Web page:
Too often, reporters find themselves covering the same sad, senseless story. While the location and people change, many of the details are strikingly similar.
Here's the gist: A young child somehow gets his or her hands on a loaded gun when an adult isn't paying proper attention. The child accidentally discharges the weapon. Someone, usually a family member and often a sibling, is injured or worse, killed.
That's what happened on Friday evening, when police say a 6-year-old shot her 8-year-old sister in the neck with a rifle while the family was cleaning their home in Flora Vista.
That family was lucky. Often, these stories end with an obituary in the newspaper. In this case, the 8-year-old was in stable condition earlier this week, and we hope she makes a full recovery. At this point, the father hasn't been charged with anything, and the San Juan County Sheriff's Office has referred the case to the San Juan County District Attorney's Office. A decision is expected next week.
While we fully support citizens' Second Amendment rights, those rights come with responsibilities. And now might be a good time to review the basics, which include gun safes and trigger locks.
Check out the safety tips offered by Project ChildSafe, a program of the National Shooting Sports Foundation. The foundation is the trade group for the firearms and ammunition industry. All of the project's tips, which are available at projectchildsafe.org, are based on common sense. Point the muzzle in a safe direction. Don't touch the trigger until you plan to fire. When it's not being used, unload the firearm and store it in a locked vault or safe. Keep the ammo in a separate locked location. Invest in a gun-locking device for extra safety.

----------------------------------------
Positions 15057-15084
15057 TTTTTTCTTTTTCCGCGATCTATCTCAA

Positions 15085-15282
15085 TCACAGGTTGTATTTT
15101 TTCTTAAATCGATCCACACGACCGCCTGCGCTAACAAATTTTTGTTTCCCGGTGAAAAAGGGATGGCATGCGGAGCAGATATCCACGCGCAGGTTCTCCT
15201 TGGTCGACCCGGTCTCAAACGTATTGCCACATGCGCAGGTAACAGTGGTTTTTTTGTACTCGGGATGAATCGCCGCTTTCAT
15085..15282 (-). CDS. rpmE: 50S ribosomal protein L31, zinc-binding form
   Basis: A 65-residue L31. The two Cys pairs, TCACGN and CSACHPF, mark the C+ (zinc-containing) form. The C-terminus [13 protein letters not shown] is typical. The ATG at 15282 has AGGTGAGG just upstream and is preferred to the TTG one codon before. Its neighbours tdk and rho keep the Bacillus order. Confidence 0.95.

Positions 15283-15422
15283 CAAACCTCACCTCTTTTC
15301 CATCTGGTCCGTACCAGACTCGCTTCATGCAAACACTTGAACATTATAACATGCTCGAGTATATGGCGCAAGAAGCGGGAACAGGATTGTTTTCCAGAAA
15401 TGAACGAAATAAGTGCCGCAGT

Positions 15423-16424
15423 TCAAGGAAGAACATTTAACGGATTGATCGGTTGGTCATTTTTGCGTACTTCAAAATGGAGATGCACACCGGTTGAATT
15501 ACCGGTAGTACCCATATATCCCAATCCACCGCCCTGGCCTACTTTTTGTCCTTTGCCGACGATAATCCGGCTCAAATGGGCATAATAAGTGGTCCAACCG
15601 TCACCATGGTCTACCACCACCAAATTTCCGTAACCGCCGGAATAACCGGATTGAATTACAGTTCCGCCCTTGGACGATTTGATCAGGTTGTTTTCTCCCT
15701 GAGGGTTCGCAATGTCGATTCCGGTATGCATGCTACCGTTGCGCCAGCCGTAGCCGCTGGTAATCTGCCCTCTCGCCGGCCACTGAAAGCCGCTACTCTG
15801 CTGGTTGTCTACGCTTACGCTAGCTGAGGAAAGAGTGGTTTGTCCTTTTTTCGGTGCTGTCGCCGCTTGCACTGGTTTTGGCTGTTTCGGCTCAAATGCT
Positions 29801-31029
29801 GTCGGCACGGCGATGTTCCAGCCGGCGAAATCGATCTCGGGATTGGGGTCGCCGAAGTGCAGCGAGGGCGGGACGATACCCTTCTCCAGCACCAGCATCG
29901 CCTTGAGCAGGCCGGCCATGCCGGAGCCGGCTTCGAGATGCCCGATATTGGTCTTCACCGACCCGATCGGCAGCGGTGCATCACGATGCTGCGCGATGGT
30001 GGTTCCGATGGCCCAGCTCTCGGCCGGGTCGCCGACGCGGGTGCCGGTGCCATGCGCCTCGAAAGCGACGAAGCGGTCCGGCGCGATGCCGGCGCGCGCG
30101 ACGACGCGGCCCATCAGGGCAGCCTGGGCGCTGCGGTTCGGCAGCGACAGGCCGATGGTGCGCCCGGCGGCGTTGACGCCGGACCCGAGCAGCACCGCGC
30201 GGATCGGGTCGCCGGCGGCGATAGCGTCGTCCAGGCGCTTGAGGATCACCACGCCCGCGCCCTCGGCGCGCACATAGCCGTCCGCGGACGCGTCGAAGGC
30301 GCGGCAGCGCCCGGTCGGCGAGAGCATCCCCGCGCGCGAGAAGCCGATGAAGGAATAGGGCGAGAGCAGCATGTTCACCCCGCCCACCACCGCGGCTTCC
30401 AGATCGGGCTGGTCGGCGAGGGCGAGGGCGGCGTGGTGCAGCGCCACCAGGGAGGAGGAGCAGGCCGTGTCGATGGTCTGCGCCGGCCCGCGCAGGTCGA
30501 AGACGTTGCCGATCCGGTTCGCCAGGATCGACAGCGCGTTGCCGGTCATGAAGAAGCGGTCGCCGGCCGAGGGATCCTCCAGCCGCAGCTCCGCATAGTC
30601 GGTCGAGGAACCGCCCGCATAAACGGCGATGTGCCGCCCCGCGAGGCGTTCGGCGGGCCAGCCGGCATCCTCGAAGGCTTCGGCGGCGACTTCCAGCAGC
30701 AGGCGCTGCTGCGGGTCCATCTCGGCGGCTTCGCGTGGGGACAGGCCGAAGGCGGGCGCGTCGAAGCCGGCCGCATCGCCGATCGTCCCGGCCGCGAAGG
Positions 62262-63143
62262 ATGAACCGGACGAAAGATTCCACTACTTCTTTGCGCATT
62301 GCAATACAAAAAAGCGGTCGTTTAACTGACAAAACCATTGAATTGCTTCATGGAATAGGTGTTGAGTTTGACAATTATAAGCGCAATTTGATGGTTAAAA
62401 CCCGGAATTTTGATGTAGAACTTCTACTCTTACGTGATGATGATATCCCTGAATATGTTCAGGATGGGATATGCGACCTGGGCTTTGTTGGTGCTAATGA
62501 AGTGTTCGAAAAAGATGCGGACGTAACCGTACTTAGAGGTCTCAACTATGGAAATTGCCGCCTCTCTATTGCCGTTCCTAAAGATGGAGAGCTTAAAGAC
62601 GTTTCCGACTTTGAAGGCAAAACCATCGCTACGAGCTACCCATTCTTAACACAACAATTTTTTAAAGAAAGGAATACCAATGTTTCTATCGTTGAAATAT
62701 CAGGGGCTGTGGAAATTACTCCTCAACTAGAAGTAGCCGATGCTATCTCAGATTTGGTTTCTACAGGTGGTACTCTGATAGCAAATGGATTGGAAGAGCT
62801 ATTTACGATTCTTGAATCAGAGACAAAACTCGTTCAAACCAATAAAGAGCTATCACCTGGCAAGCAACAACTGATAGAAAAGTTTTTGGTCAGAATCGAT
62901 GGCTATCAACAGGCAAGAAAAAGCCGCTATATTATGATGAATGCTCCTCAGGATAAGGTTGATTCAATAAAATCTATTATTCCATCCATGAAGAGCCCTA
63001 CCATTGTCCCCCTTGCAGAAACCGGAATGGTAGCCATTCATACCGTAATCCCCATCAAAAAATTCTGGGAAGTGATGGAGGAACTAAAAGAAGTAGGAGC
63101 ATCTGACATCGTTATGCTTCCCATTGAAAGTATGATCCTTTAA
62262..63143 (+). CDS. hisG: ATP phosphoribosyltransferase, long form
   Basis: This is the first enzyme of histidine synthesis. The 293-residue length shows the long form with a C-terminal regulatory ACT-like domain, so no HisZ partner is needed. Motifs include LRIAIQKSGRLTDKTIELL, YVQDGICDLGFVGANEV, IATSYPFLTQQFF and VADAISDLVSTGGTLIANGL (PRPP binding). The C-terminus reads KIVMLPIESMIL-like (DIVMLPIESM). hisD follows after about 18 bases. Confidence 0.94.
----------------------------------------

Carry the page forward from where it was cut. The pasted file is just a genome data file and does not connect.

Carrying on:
There's even a pledge on the website that parents can have their children sign to vow they won't touch an unattended firearm without express permission from an adult.
Most topics that even touch on gun rights — or limiting them — ignite emotional responses. But this isn't an issue of gun ownership. It's an issue of safety. In nearly every one of these tragic cases, there's a common thread: somewhere along the line an adult messed up — by not properly storing a gun, by leaving it where a small child can reach it loaded with the safety off.
We can't imagined the guilt and pain the father of the two young girls involved in Friday's accident feels right now. Of course, he never wanted this to happen, and our thoughts are with the family as they recover — physically and emotionally.
But this incident can do some good. Let's use this situation to educate children about gun safety. Let's use this to spark a conversation about safe gun ownership. Let's take responsibility for keeping children in our community safe.
We'd be happy to never have to report another one of these stories.